Christianity: the very faith and moral path which has shaped our way of life.
This is Bishop Mark Davies homily from Midnight Mass taken from the diocesan website:
On Christmas morning, church bells will ring out across this land announcing anew the birth of a Child in Bethlehem: the Saviour who was born for us, Christ the Lord (Luke 2:11). This is news of great joy to be shared by all people; and the bright sound of those bells brings this joyful announcement to everyone, whatever their situation in life. Christianity is not a cold theory or moralism: it is a message of joy and hope for all humanity, in Saint Paul’s words: “God’s grace has been revealed, and has made salvation possible for the whole human race” (Titus 2:11). At the end of 2016, amid the many shadows and uncertainties in our world, Christmas once more announces the glory of God in whom is found indestructible goodness and truth.
However, there has been a danger of a strange silence falling over our land which has recently led the Prime Minister to urge Christians never to be afraid of speaking freely in the public space. She insisted that our Christian heritage is something of which everyone can be proud, and Christians must ‘jealously guard’ their right to speak publically about their faith. The Prime Minister is doubtless conscious of the strange phenomenon of local authorities and public bodies who fear that even to mention the word ‘Christmas’ might be a cause of offence. Somewhat more sinisterly, people tell me how they have felt inhibited or even intimidated in their places of work when speaking of their Christian faith and how it shapes their conscience and values. In a country founded on the Christian faith, it is a terrible perversion of political correctness that would so intimidate people from speaking of Christianity: the very faith and moral path which has shaped our way of life. It is the joy which Christmas announces.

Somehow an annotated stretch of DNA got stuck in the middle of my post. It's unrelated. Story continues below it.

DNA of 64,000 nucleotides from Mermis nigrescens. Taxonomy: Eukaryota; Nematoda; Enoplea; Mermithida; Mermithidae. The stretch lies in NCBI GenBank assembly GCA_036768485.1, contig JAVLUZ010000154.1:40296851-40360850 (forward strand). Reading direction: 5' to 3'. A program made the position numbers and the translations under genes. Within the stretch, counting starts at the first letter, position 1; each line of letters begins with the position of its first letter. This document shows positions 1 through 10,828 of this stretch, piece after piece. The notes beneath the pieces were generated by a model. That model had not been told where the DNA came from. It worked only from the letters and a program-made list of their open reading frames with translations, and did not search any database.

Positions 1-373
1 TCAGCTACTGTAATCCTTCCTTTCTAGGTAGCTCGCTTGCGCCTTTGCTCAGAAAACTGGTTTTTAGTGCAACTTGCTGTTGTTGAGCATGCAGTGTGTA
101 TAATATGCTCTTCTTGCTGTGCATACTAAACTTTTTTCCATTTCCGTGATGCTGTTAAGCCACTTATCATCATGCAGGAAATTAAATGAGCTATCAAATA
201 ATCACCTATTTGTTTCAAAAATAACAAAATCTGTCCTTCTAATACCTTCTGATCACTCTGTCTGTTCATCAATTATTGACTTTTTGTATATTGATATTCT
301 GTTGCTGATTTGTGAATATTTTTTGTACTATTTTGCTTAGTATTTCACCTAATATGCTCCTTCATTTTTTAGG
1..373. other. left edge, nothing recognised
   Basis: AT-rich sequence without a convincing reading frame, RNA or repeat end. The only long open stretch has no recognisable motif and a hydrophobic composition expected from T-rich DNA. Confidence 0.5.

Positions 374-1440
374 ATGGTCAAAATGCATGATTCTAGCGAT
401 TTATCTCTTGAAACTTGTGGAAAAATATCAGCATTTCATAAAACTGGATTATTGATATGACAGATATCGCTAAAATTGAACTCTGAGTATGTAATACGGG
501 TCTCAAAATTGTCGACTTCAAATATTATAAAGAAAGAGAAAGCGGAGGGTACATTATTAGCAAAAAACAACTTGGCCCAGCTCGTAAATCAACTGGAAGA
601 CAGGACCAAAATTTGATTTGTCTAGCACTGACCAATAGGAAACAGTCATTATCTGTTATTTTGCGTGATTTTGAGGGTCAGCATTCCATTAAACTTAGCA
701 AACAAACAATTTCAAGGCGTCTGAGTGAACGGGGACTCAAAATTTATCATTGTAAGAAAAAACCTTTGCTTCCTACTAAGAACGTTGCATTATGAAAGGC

In 2017, as we seek a new place in the world and an identity transcending any shallow nationalism, it is surely this Christian heritage that can again securely found our values and light the way for the future of our society. If the Christian voice were silenced in the public square and Christianity no longer shaped our laws, what would be left to uphold our human rights and dignity? “Be not afraid” was the message given to the shepherds on the first Christmas night (Luke 2:10). This is the new courage the Gospel offers everyone. May we too, like the shepherds, never be afraid to speak of what the Lord has made known to us and of the joy it brings.
When the Earl of Shrewsbury first commissioned the building of a new Catholic Cathedral on the town walls of Shrewsbury, he intended that his famous architect, Augustus Pugin, would construct a great bell tower. Its bells would have complemented others across the town, both ancient and new. In the end, the site only allowed a single bell to ring. A single bell which may serve to remind us that we have each been given a voice which we can use for the good; a voice that can be raised with both confidence and respect, as we share with our contemporaries the hope found in the birth of a Child in Bethlehem. May 2017 hear Christian voices being raised as clearly and brightly as the bells ringing out so happily each Christmas morning!
Bishop of Shrewsbury